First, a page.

Olive oil more stable and healthful than seed oils for frying food

October 22, 2014, American Chemical Society
Olive oil more stable and healthful than seed oils for frying food

Frying is one of the world's most popular ways to prepare food—think fried chicken and french fries. Even candy bars and whole turkeys have joined the list. But before dunking your favorite food in a vat of just any old oil, consider using olive. Scientists report in ACS' Journal of Agricultural and Food Chemistry that olive oil withstands the heat of the fryer or pan better than several seed oils to yield more healthful food.

Mohamed Bouaziz and colleagues note that different oils have a range of physical, chemical and nutritional properties that can degrade oil quality when heated. Some of these changes can lead to the formation of new compounds that are potentially toxic. By-products of heating oil can also lower the nutritional value of the food being fried. Bouaziz's team wanted to find out which cooking oil can maintain its quality under high heat and repeated use.

The researchers deep- and pan-fried raw potato pieces in four different refined oils—olive, corn, soybean and sunflower—and reused the oil 10 times. They found that was the most stable oil for deep-frying at 320 and 374 degrees Fahrenheit, while sunflower oil degraded the fastest when pan-fried at 356 degrees. They conclude that for frying foods, olive oil maintains quality and nutrition better than seed oils.

Explore further: Food fried in olive or sunflower oil is not linked to heart disease

More information: "Monitoring of Quality and Stability Characteristics and Fatty Acid Compositions of Refined Olive and Seed Oils during Repeated Pan- and Deep-Frying Using GC, FT-NIRS, and Chemometrics" J. Agric. Food Chem., 2014, 62 (42), pp 10357–10367. DOI: 10.1021/jf503146f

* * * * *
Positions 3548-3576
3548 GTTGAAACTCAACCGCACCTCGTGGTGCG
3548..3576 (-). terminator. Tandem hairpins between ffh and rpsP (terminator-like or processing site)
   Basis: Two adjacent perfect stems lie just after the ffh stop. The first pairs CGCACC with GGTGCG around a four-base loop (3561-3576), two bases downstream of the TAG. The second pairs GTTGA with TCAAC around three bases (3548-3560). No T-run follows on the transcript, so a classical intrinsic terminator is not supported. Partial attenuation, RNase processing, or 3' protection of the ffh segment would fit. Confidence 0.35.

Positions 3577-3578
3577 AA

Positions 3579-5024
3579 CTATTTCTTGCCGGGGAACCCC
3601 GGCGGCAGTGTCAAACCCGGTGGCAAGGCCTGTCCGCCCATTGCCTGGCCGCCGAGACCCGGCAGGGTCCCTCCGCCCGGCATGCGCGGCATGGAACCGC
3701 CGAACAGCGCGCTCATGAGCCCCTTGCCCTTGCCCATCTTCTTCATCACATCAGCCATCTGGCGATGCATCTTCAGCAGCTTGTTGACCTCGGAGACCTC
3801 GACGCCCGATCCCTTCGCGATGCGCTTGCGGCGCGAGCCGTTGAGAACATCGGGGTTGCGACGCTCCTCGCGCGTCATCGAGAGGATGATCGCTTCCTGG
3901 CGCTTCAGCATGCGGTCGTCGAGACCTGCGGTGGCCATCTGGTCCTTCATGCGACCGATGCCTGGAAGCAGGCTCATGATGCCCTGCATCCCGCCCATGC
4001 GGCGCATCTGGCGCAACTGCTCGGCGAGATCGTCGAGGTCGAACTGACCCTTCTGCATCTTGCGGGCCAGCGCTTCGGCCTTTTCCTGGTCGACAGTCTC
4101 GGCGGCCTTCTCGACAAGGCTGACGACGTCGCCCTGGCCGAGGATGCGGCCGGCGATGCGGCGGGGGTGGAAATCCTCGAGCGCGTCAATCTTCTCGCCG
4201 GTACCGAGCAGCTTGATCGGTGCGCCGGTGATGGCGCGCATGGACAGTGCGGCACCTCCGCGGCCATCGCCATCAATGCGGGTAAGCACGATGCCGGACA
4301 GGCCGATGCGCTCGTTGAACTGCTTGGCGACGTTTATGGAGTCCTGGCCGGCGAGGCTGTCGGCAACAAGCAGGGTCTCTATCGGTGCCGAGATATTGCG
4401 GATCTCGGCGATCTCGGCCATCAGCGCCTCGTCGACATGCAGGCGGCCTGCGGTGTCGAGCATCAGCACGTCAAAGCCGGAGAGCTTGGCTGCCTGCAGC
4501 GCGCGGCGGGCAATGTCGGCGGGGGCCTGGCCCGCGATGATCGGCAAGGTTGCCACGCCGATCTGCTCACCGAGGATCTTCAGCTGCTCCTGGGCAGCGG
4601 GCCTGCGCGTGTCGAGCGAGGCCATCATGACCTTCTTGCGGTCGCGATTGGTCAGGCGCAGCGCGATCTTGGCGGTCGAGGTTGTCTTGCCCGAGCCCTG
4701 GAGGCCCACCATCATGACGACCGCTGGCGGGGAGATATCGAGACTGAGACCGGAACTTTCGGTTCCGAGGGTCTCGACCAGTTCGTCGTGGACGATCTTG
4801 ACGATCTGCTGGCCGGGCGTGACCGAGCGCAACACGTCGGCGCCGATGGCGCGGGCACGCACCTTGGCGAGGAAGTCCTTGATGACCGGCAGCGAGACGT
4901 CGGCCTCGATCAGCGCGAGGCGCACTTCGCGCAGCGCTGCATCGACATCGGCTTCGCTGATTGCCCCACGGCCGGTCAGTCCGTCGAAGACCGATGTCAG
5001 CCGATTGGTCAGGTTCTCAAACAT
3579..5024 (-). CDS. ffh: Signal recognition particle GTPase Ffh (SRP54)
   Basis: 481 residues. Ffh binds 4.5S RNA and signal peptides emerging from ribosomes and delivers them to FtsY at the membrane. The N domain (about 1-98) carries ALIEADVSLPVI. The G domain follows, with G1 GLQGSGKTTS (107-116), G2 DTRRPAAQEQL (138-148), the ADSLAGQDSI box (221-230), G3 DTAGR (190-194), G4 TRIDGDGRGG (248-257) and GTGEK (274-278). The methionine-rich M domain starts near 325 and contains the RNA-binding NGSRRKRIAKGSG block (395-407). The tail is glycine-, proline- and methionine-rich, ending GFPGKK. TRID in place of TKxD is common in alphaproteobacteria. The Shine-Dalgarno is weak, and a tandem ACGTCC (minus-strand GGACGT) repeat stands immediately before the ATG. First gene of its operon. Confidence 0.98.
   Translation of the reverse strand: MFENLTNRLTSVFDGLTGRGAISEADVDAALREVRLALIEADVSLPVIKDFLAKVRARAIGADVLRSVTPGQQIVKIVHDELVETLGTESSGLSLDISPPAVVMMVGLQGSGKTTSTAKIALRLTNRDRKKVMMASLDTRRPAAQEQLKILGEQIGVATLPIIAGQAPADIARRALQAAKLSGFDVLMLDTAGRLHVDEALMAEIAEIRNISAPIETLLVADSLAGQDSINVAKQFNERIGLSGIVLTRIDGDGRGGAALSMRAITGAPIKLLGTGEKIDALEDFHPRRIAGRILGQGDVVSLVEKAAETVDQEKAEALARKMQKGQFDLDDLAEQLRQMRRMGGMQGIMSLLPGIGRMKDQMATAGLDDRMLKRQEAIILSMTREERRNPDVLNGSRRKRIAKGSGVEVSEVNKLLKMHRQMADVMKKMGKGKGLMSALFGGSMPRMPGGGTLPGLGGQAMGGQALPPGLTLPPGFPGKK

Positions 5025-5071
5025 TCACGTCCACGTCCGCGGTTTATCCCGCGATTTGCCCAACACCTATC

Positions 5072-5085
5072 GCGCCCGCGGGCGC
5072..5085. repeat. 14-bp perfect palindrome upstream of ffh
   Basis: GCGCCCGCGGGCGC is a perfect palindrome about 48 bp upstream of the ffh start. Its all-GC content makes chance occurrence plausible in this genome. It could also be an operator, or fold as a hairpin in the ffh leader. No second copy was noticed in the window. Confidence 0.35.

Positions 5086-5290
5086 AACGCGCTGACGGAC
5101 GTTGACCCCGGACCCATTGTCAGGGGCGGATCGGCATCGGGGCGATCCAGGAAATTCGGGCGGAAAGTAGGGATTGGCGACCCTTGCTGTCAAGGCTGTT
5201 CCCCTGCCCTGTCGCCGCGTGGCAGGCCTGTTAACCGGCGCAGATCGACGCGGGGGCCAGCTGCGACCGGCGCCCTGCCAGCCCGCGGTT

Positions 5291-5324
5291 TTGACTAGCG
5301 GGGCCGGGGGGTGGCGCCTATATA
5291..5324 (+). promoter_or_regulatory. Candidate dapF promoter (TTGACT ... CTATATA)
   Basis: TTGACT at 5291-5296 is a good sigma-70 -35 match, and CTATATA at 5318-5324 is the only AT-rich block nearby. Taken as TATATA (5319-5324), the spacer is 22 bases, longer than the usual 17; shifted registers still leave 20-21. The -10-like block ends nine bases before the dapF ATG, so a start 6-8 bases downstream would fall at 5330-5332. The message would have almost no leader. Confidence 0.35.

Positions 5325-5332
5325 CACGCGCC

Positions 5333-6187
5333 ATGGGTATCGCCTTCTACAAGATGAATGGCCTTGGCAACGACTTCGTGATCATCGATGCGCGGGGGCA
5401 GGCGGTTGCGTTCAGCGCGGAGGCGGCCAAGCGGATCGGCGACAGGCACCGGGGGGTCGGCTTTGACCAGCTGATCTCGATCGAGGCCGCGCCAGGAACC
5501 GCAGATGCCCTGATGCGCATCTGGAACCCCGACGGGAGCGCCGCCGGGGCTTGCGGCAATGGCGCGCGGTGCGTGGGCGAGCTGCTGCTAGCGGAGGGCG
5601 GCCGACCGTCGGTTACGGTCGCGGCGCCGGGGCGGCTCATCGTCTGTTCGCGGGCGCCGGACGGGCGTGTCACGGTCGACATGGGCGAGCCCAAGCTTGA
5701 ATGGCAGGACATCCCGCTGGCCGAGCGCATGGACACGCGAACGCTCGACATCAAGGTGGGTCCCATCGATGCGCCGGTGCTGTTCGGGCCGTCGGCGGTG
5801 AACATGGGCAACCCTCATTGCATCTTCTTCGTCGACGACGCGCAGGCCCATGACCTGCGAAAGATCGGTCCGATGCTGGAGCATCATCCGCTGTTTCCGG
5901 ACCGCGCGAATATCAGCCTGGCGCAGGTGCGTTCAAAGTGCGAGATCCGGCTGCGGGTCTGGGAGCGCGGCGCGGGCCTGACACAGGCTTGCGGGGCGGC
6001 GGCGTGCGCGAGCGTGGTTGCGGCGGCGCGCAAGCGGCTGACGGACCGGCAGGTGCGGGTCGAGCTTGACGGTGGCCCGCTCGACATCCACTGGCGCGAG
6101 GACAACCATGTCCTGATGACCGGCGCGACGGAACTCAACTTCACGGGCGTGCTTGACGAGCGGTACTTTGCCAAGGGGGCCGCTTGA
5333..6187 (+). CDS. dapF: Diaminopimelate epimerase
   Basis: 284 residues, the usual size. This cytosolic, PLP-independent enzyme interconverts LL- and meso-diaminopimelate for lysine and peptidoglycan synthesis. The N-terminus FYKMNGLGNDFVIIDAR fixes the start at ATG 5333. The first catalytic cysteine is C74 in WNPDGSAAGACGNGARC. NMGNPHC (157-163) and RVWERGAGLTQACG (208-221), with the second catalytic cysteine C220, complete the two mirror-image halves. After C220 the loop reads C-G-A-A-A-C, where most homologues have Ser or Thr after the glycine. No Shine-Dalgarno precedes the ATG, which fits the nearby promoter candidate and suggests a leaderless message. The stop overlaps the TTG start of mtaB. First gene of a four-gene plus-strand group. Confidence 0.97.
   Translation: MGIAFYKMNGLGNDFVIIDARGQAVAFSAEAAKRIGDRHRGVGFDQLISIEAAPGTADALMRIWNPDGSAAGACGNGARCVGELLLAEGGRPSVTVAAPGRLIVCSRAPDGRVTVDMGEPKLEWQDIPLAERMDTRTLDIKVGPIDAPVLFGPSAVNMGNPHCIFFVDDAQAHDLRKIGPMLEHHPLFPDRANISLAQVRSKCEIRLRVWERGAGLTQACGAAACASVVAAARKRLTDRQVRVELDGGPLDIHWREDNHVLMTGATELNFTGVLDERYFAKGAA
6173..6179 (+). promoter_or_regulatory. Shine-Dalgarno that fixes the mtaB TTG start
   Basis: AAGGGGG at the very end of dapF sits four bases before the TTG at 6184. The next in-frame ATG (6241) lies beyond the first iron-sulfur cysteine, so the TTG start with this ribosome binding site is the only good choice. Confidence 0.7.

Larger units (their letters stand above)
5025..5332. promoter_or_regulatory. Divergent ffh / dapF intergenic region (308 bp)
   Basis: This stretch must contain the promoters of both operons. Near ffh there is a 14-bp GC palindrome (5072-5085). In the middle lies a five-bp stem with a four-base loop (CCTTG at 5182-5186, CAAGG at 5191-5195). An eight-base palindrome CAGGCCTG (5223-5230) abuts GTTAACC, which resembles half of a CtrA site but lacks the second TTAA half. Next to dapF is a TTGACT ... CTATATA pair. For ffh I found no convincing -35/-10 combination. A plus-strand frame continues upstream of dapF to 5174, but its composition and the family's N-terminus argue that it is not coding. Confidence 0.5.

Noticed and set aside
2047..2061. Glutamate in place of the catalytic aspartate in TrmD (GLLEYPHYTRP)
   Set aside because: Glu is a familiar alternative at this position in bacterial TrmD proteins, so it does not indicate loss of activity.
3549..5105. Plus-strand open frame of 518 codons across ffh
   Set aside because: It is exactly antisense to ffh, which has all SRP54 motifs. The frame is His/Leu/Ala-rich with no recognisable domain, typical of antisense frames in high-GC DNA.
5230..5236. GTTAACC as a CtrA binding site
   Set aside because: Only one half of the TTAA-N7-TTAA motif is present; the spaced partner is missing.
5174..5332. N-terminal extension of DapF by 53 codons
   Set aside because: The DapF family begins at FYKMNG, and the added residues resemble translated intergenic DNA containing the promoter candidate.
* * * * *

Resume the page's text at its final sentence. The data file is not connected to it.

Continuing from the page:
Abstract
Refined olive, corn, soybean, and sunflower oils were used as cooking oils for deep-frying at two different temperatures, 160 and 190 °C, and for pan-frying of potatoes at 180 °C for 10 successive sessions under the usual domestic practice. Several chemical parameters were assayed during frying operations to evaluate the status of the frying oils. Refined olive oil, as frying oil, was found to be more stable than the refined seed oils. In fact, this oil has proven the greatest resistance to oxidative deterioration, and its trans-fatty acid contents and percentages of total polar compounds were found to be lower at 160 °C during deep-frying. Finally, chemometric analysis has demonstrated that the lowest deterioration of the quality of all refined oils occurred in the refined olive oil during deep-frying at 160 °C and the highest deterioration occurred in the refined sunflower oil during pan-frying at 180 °C.

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RWT
1 / 5 (1) Oct 22, 2014
Food science seems to be as contradictory as climate science these days. This is yet another example. Olive oil was supposed to lose it's beneficial properties with just a little heating and break down well before frying temperatures. Just type in "frying with olive oil" in your favorite search. The contradictions are astounding! Is there any wonder why the general population is losing faith is some sciences?
italba
not rated yet Oct 23, 2014
You should read carefully the information you find on internet, not titles only! Refined olive oil is probably the best oil for frying, it has the higher smoke point, but extra virgin oil (cold-squeezed olives, without any refining), is not. Extra virgin oil should not be over-heated, not to waste its flavour.

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